An Environmental History of the World: Humankind's Changing Role in the Community of Life

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Psychology Press, 2001 - Science - 264 pages
2 Reviews
An Environmental History of the World is a concise history, from Ancient to Modern times, of the interaction between human societies and the other forms of life that inhabit our planet. This original work follows a chronological path through the history of mankind, in relationship to ecosystems around the world. Each chapter concentrates on a general period in human history which has been characterised by large scale changes in the relationship of human societies to the biosphere, and gives three case-studies that illustrate the significant patterns occurring at that time. Little environmental or historical knowledge is assumed from the reader in this introduction to environmental history.
  

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User Review  - WildcatJF - LibraryThing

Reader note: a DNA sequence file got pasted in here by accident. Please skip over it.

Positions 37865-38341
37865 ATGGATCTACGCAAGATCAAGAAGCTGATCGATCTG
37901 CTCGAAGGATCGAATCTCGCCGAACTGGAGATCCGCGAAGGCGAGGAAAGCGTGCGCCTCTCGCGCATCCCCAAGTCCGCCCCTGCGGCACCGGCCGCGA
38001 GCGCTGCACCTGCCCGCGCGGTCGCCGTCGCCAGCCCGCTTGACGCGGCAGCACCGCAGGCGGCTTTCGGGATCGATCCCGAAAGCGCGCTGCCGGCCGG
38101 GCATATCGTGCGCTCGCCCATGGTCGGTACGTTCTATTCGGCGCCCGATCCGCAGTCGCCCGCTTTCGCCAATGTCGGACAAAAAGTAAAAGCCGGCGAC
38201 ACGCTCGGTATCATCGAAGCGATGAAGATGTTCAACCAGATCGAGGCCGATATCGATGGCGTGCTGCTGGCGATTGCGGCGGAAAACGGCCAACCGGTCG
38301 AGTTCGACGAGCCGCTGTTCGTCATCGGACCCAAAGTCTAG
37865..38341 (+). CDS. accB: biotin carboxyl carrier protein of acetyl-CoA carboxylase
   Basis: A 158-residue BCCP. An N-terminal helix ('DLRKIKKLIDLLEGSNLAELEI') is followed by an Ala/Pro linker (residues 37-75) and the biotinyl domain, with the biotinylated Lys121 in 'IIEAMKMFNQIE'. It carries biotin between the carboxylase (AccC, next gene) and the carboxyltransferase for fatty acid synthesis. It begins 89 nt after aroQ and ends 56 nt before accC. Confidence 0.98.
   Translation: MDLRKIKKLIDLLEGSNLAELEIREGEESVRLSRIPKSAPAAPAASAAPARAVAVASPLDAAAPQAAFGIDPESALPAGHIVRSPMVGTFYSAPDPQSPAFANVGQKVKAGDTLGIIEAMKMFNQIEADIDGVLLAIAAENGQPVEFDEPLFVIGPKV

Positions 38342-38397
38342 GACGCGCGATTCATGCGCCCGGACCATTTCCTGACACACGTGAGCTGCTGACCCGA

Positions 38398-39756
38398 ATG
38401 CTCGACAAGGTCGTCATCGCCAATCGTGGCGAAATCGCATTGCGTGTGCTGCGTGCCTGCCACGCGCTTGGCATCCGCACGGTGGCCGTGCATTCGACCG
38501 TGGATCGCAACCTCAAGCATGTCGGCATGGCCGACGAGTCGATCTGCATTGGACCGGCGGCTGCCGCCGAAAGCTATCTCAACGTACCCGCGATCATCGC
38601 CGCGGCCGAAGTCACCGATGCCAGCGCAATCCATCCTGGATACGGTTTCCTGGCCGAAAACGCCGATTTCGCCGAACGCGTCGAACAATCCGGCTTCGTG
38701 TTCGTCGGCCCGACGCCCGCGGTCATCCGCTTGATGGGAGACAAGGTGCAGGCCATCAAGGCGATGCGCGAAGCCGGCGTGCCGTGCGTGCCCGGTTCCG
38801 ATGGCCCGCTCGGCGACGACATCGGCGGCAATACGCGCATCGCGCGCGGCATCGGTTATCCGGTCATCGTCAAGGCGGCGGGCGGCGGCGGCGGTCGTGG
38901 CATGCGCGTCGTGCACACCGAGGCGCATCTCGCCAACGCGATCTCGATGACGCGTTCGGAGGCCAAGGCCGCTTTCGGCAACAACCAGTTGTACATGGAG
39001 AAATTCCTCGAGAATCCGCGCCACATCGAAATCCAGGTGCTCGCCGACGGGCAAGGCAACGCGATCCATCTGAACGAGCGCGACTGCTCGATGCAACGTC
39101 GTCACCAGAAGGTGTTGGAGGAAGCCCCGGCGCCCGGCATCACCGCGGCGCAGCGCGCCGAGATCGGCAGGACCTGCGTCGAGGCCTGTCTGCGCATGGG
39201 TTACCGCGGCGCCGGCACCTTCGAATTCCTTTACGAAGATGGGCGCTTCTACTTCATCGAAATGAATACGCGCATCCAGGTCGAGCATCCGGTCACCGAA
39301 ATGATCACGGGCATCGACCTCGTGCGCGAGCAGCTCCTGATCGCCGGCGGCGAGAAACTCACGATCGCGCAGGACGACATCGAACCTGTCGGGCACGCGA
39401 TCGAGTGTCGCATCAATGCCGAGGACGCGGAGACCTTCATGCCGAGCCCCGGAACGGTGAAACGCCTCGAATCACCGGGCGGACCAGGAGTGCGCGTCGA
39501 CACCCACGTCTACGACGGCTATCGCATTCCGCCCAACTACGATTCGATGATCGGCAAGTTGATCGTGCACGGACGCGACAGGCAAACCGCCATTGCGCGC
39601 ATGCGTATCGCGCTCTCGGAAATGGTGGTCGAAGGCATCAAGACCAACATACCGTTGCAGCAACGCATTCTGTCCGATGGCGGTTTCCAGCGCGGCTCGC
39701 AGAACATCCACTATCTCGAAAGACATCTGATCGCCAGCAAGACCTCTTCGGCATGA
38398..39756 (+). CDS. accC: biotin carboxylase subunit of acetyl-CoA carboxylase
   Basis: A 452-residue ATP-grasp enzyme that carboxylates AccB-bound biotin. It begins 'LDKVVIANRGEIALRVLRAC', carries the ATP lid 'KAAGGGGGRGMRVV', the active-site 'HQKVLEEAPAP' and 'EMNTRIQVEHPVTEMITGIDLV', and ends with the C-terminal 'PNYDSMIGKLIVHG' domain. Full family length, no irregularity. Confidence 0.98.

Hughes does a solid job of compressing the long environmental history down into a readable format that lacks ethnocentrism and presents its points clearly. Probably the best overall book I read for my environmental history class. Read full review

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Contents

IV
1
V
4
VI
5
VII
6
VIII
7
IX
12
X
14
XI
19
XXVIII
104
XXIX
109
XXX
113
XXXI
119
XXXII
127
XXXIII
136
XXXIV
141
XXXV
148

XII
22
XIII
27
XIV
30
XV
33
XVI
38
XVII
42
XVIII
48
XIX
52
XX
59
XXI
66
XXII
73
XXIII
78
XXIV
83
XXV
86
XXVI
93
XXVII
99
XXXVI
155
XXXVII
162
XXXVIII
168
XXXIX
174
XL
182
XLI
188
XLII
193
XLIII
199
XLIV
206
XLV
213
XLVI
217
XLVII
224
XLVIII
238
XLIX
242
L
249
Copyright

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About the author (2001)

J. Donald Hughes is John Evans Professor in the Department of History at the University of Denver, USA

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